NZ TWI rises to post-float record, keeping RBNZ wary
NZ TWI rises to post-float record, raising chances RBNZ’s Wheeler will talk down the kiwi tomorrow
By Tina Morrison
March 12 (BusinessDesk) – The trade-weighted index, which measures the New Zealand dollar relative to the currencies of major trading partners, rose to a post-float record, prompting speculation Reserve Bank governor Graeme Wheeler will try to talk down its value when he announces an interest rate hike tomorrow.
The trade-weighted index jumped as high as 79.68 overnight, up from 79.50 yesterday and surpassing its previous high of 79.67 in April last year. It recently traded at 79.44. The New Zealand dollar slipped to 84.61 US cents at 8am in Wellington from 84.80 cents at 5pm yesterday.
The kiwi has held at elevated levels ahead of the Reserve Bank meeting tomorrow where interest rates are set to start rising on concern a strengthening economy will push up inflation. In recent days, the local currency has gained against its Australian counterpart amid concern Chinese growth and further bond defaults in China weigh on the Aussie.
A higher local currency will concern New Zealand’s central bank because it makes the nation’s exports less competitive. In its December forecast, the Reserve Bank projected the TWI would average 77.4 in the March quarter.
“There will be some effort to try and talk it down,” said Stuart Ive, senior adviser at OMF. “It will certainly be high on their list of concerns, without a doubt, you have an exceptionally elevated currency. It’s almost impossible that they will not mention it.”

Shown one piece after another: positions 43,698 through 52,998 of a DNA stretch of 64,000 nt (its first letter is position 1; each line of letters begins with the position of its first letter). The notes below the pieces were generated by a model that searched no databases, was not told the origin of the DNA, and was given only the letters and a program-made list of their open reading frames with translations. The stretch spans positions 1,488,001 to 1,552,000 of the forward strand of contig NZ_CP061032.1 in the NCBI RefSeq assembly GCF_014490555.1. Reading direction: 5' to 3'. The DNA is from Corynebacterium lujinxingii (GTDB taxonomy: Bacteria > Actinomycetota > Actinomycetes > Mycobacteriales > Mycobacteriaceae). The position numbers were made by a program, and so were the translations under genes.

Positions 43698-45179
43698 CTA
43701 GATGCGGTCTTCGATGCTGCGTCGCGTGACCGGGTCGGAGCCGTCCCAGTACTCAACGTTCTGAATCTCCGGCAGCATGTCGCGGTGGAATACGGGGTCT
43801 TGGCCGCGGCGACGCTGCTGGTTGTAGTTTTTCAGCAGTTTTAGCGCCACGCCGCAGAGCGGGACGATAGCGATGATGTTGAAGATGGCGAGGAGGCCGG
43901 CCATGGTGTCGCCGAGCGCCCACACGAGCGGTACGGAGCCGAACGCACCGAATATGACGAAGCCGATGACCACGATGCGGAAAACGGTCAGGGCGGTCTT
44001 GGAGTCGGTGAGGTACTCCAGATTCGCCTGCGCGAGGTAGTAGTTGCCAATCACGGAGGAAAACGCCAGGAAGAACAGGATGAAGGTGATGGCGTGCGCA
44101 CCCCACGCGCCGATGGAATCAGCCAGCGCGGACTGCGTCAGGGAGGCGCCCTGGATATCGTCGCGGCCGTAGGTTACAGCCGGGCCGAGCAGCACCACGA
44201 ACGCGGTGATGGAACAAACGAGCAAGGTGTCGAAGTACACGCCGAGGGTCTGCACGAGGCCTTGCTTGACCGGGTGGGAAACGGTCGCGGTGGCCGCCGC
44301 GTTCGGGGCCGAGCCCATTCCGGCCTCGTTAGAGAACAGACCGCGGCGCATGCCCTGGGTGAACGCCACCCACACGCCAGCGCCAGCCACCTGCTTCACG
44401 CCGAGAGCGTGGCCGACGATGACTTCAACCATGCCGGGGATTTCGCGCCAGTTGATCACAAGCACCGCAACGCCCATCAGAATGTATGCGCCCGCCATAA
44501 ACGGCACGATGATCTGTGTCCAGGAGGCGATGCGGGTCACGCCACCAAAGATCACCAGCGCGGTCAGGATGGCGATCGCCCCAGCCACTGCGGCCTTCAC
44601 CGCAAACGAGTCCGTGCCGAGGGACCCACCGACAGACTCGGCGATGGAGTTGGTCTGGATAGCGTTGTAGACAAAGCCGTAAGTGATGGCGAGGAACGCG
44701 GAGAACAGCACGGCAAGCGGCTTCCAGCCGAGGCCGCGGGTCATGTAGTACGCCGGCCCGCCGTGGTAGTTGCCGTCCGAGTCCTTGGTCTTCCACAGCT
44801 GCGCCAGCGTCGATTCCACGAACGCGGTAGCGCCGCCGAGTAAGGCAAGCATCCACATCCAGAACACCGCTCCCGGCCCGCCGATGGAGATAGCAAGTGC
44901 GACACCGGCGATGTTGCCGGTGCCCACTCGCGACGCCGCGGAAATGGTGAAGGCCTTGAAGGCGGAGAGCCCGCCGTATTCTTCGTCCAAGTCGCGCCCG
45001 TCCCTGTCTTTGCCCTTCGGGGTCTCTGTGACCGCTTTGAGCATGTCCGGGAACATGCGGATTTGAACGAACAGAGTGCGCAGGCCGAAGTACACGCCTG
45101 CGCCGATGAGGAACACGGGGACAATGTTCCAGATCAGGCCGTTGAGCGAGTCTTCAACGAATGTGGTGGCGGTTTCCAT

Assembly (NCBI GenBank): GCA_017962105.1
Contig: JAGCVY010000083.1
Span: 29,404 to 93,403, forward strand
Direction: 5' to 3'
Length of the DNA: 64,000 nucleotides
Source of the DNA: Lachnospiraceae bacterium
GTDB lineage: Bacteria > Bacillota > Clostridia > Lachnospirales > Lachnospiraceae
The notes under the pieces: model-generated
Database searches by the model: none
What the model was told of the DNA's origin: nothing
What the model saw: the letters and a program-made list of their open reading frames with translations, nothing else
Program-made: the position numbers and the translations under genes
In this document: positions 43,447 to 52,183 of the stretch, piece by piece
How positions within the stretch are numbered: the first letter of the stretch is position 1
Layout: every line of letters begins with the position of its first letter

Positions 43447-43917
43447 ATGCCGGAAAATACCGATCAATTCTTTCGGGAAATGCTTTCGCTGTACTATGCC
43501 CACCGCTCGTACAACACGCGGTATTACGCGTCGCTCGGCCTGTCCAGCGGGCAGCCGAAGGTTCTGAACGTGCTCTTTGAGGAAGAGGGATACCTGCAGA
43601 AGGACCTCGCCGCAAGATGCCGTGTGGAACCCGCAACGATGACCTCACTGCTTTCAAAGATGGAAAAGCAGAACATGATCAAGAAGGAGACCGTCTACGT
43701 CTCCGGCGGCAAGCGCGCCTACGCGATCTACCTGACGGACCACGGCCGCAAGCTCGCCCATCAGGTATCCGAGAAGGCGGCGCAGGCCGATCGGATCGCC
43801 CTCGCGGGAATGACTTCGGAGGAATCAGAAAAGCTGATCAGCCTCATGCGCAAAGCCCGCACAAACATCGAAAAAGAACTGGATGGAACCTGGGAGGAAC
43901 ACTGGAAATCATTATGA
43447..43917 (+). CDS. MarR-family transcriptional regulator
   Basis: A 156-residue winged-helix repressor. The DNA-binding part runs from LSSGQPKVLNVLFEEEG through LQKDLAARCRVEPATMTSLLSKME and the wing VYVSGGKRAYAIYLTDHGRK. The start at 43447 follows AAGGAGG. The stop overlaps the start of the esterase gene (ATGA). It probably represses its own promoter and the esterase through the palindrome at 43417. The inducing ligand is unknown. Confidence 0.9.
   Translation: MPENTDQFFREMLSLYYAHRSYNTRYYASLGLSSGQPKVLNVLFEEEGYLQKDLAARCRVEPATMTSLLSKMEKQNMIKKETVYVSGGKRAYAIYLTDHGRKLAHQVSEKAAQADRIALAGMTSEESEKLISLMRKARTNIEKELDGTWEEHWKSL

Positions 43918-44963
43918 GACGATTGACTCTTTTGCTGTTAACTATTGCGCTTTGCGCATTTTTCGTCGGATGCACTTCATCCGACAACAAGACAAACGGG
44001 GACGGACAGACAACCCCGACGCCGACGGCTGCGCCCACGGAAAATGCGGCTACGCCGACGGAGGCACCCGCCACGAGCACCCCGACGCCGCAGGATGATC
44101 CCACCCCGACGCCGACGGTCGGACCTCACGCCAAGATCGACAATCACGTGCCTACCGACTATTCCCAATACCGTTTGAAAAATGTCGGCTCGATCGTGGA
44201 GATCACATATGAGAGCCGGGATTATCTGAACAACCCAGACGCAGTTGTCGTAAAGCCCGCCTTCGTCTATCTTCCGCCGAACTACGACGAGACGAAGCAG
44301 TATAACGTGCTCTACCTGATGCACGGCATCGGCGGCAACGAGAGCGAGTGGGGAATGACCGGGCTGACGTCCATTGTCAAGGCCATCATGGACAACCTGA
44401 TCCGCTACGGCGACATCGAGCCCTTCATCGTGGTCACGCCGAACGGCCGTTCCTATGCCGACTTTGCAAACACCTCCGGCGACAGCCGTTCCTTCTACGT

In its December forecast track for the 90-day bank bill rate, seen as a proxy for the OCR, the Reserve Bank projected the rate would increase to 2.7 percent in the March quarter of 2014, rising to 3.8 percent by the end of the year, and 4.8 percent by March 2016.
“At the moment the market is expecting (interest rate hikes) mainly in quick succession at the front end of the curve,” said OMF’s Ive. “The RBNZ may turn around and say because there are so many uncertainties in the world that it’s going to be a very gradual pace, or slower pace, spread over the year.”
The central bank’s ability to weaken the currency is limited and the current elevated level isn’t sustainable over the long term, Ive said.
The New Zealand dollar touched a six-week high of 94.39 Australian cents this morning, and was trading at 94.32 cents at 8am from 93.94 cents at 5pm yesterday. In Australia today, traders will be eyeing the Westpac consumer sentiment survey for March and a report on January home loans.
Australian Reserve Bank deputy governor Philip Lowe is speaking tonight in Sydney on demographics, productivity and innovation, in a session open to media questions.
The local currency slipped to 61 euro cents from 61.14 cents yesterday, dropped to 50.88 British pence from 50.95 pence and declined to 87.06 yen from 87.57 yen.